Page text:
A psychologist's guide to donating more effectively to charities
The decision to donate to a charity is often driven by emotion rather than by calculated assessments based on how to make the biggest impact. In a review article published on April 29 in the journal Trends in Cognitive Sciences, researchers look at what they call "the psychology of (in)effective altruism" and how people can be encouraged to direct their charitable contributions in ways that allow them to get more bang for the buck—and help them to have a larger influence.
"In the past, most behavioral science research that's looked at charitable giving has focused on quantity and how people might be motivated to give more money to charity, or to give at all," says first author Lucius Caviola, a postdoctoral researcher in the Department of Psychology at Harvard University. "Our paper focuses on the effectiveness of giving—how people decide which charity to give to and ways that people can be motivated to give to charities that are more effective."
In the paper, the authors present a framework that distinguishes between motivation-based and knowledge-based influences on charitable giving. They note that although people often say they want to give effectively, they may be drawn to charities that are less effective and may not know how to determine which charities are more effective. The authors also discuss interventions that could encourage more effective altruism, such as providing more tangible details about a charity's intervention strategies and how donors' money is used.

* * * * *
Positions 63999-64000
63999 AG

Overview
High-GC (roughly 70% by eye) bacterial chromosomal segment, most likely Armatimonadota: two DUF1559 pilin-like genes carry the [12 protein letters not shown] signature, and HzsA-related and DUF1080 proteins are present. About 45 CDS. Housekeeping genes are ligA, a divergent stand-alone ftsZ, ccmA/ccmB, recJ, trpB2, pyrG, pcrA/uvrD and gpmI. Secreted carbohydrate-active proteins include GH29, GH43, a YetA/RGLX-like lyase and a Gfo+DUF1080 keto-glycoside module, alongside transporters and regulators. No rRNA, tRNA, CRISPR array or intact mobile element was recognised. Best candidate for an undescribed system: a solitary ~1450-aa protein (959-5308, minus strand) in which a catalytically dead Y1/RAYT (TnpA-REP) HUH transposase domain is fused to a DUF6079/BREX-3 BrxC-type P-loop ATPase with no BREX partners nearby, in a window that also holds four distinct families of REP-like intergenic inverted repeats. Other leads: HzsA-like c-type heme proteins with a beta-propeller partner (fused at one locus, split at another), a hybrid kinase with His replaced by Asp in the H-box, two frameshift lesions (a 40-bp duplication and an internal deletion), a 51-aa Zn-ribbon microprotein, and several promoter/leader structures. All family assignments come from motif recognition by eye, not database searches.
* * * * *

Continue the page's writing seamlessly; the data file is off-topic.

Caviola believes that overhead ratios, which report what portion of donations goes to a charitable organization's costs of operation versus its cause, and which many people focus on, are not the best way to measure a charity's effectiveness. "These are completely different things, and I would argue that overhead ratio is irrelevant," he says. "When someone does research before buying a car, they want to get the best car for their money, not the one where the company devoted the highest percentage of its profits directly to manufacturing costs."
Instead, he says, more people should defer to experts that evaluate charities based on their effectiveness. "According to expert estimates, the most effective charities are often a hundred times more effective than typical charities," the authors write. "A $100 donation can save a person in the developing world from trachoma, a disease that causes blindness. By contrast, it costs $50,000 to train a guide dog to help a blind person in the developed world. This large difference in impact per dollar is not unusual." The authors cite the organization GiveWell as a reliable source of such information, based on its criteria designed to help donors do as much good as possible with every donation they make.
The authors acknowledge the importance of emotion in donating to charity and suggest that dividing donations between charities that are emotionally appealing and those that have the greatest impact can be an effective way to address both sides of this issue. "Research has shown that there are psychological conflicts between these two preferences," Caviola says. "We have demonstrated that if you allow people to split their contributions, it can help them to resolve these conflicts."
More information: Trends in Cognitive Sciences, Caviola et al.: "The Psychology of (In)Effective Altruism" www.cell.com/trends/cognitive- … 1364-6613(21)00090-5 , DOI: 10.1016/j.tics.2021.03.015